Bassist and composer Martin Wind sees Light Blue (Laika), his newest and 11th disc, as a two-in-one project. That conceit comes across in how he evenly divides the album’s 10 compositions between sides one and two, as if it’s an LP.
Side one—Light—features an ensemble that includes trumpeter Ingrid Jensen, saxophonist Scott Robinson, pianist and organist Gary Versace and drummer Matt Wilson. Side two—Blue—showcases Wind leading a different combo that includes drummer Duduka Da Fonseca, pianist Bill Cunliffe, singer Maucha Adnet and clarinetist Anat Cohen.
Some musicians overlap between the two sides: For instance, Robinson, on tenor saxophone, plays on “While I’m Still Here,” the strutting opener of Light, and Blue’s opener, “A Genius And A Saint,” an enchanting ballad, on which he delivers a sterling clarinet melody. Cohen crisscrosses between the sides, too. She pairs her ebullient clarinet with Robinson’s saxophone on Light’s prancing “Ten Minute Song,” while participating in all of the five tunes that make up Blue.
Wind has forged long musical relationships with everyone on Light Blue, which partly explains its cohesiveness and deep sense of communal empathy. Besides technical facilities, Wind seeks artists who can “make the music come off the page.”
“I look for players who play my melodies as if they had written them,” he said.
The bassist’s strongest ally is Wilson with whom he’s built a fruitful professional and personal relationship that dates back two decades when they played together with the late singer Carla White. Since then, they’ve both played in each other’s ensembles, as well as joined forces as the rhythm section for such stellar musicians as singer and pianist Dena DeRose, pianist Bill Mays and clarinetist Ken Peplowski.
“There’s no other drummer whom I played with more,” Wind said of Wilson, who co-produced Light Blue. “We’re family. I’ve known him, his family and his children for such a long time. We have such a trust, and you’ll hear that in our music.”
Of course, the strongest common denominator between Light and Blue is Wind, who buoys both groups with his sinewy, joyous sound. Wind credits a duo recording of bassist Niels-Henning Ørsted Pedersen and guitarist Philip Catherine that he was introduced to when he was a teenager in Flensburg, Germany, as being the influential bedrock for his extremely melodic approach to the bass.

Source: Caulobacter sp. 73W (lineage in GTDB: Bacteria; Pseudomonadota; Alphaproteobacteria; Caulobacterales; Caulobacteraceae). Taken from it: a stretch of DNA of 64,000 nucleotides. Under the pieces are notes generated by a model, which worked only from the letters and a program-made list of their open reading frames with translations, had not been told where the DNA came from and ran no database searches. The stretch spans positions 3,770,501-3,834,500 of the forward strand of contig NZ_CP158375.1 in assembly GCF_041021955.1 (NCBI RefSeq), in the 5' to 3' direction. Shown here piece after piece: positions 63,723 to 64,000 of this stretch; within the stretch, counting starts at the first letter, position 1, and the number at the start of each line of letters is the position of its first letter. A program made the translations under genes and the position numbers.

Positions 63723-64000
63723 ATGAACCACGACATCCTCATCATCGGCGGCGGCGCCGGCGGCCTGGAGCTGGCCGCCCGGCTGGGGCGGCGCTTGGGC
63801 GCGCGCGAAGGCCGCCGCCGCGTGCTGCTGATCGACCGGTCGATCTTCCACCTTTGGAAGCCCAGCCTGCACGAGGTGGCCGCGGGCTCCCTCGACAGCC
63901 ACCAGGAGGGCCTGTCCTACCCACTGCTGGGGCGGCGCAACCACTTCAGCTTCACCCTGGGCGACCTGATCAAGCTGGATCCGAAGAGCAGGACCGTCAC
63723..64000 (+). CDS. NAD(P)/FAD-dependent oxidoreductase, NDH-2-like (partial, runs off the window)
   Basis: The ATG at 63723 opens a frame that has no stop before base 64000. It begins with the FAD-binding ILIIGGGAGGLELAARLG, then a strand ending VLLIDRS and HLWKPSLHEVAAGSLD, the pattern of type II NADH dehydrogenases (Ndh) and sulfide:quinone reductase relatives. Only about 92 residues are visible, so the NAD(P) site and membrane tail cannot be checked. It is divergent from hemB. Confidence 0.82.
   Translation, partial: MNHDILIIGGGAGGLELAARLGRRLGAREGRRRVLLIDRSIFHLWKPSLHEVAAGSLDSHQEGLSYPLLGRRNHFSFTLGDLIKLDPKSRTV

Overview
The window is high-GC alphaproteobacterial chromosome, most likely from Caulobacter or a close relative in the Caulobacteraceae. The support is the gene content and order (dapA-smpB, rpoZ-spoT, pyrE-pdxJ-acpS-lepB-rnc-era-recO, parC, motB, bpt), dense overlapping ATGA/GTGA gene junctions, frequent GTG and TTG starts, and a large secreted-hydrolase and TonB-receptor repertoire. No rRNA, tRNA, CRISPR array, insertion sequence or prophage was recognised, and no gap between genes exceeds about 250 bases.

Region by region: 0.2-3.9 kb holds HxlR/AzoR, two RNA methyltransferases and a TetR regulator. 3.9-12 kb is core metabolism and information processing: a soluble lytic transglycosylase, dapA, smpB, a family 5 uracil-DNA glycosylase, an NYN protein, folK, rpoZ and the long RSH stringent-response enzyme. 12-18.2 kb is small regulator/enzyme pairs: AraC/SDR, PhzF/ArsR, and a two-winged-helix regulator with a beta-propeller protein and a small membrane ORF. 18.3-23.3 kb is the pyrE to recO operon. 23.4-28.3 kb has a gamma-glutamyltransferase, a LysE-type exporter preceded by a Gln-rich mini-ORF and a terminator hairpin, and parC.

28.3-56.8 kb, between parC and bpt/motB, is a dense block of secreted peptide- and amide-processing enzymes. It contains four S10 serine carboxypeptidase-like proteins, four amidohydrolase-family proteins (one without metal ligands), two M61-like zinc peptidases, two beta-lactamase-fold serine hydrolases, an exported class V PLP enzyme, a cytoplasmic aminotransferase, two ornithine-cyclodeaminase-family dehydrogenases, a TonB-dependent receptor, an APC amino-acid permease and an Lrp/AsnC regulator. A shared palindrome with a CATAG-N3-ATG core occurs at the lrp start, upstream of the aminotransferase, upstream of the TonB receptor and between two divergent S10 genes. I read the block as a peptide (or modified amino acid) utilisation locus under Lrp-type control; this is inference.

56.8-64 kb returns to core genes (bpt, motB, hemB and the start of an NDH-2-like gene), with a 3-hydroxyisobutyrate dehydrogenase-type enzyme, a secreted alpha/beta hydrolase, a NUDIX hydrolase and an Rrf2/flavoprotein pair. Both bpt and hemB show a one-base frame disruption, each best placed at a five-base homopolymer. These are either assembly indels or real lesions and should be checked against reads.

“That was my first experience listening to a great jazz bassist. So, I thought that was how you played jazz bass,” Wind said, before explaining that he had no knowledge at the time of Pedersen’s worldwide acclaim for lyricism. “Later on, I learned how that wasn’t really the norm for jazz bassists. But Pedersen set the bar really high for me.”
In addition to citing other bass luminaries, such as Ray Brown and Ron Carter as significant touchstones, Wind also credits his melodic approach to the six years of studying classical music during his formal education that began in high school and included time at the Music Conservatory in Cologne, Germany, in the German navy band and at New York University.
Wilson praises Wind as a consummate jazz bassist, in full command of both his instrument and imagination.
“He has all the mechanics of the instrument to take the music to a lot of different places. He has a lot of ways of playing music,” the drummer said. “It’s one thing to have good time as a bassist, but he has really good bass lines, too. His bass lines are melodies, which offer such a great layer of support to the tunes.”
Light Blue offers some of Wind’s fetching compositions, all of which teem with captivating melodies, seductive harmonies and emotional immediacy. As a composer, he often pens music away from the bass or piano in a manner that he learned from pianist Kenny Werner, called “random composition,” while studying at NYU.
“Kenny was convinced that if you sit at the piano and try to write, sometimes you recreate things that are just part of your listening experience. And that way, it becomes more difficult to come up with something new,” Wind explained. “He encouraged me to write melodies and chord progressions away from the piano. Then afterward, sit at the piano and see what resonates with me.”
Fellow bassist and composer John Clayton argued that Wind has great command of ensemble writing, too.
“He knows how to write for various instruments. I know that sounds very basic, but a lot of people just start writing music without understanding the qualities of different instruments,” Clayton said. “Martin doesn’t have that problem. He knows about writing for strings—bowings and harmonics and blending instruments. He has a wonderful technical base from which he works. Once you have that, the rest of it is just fantasy. It’s the same thing with learning the bass. If you know how to play the instrument, then you’re not restrained by having an idea and not knowing how to breathe life into it.”
Light Blue certainly exudes an abundance of life. Songs like the effervescent, samba-driven “Seven Steps To Rio,” the dark, harmonically rich ballad “February” and the stomping, funky whimsy of “Power Chords” illustrate Wind’s knack for concocting picturesque originals that are at once ethereal and earthy.
“I can actually sing a lot of Martin’s songs,” Wilson said. “[He] writes material that really displays emotions, but they are also challenging to play. He supports his melodies with imaginative harmonies and rhythmic approaches. Writing beautiful melodies that sound deceptively simple isn’t easy to do.” DB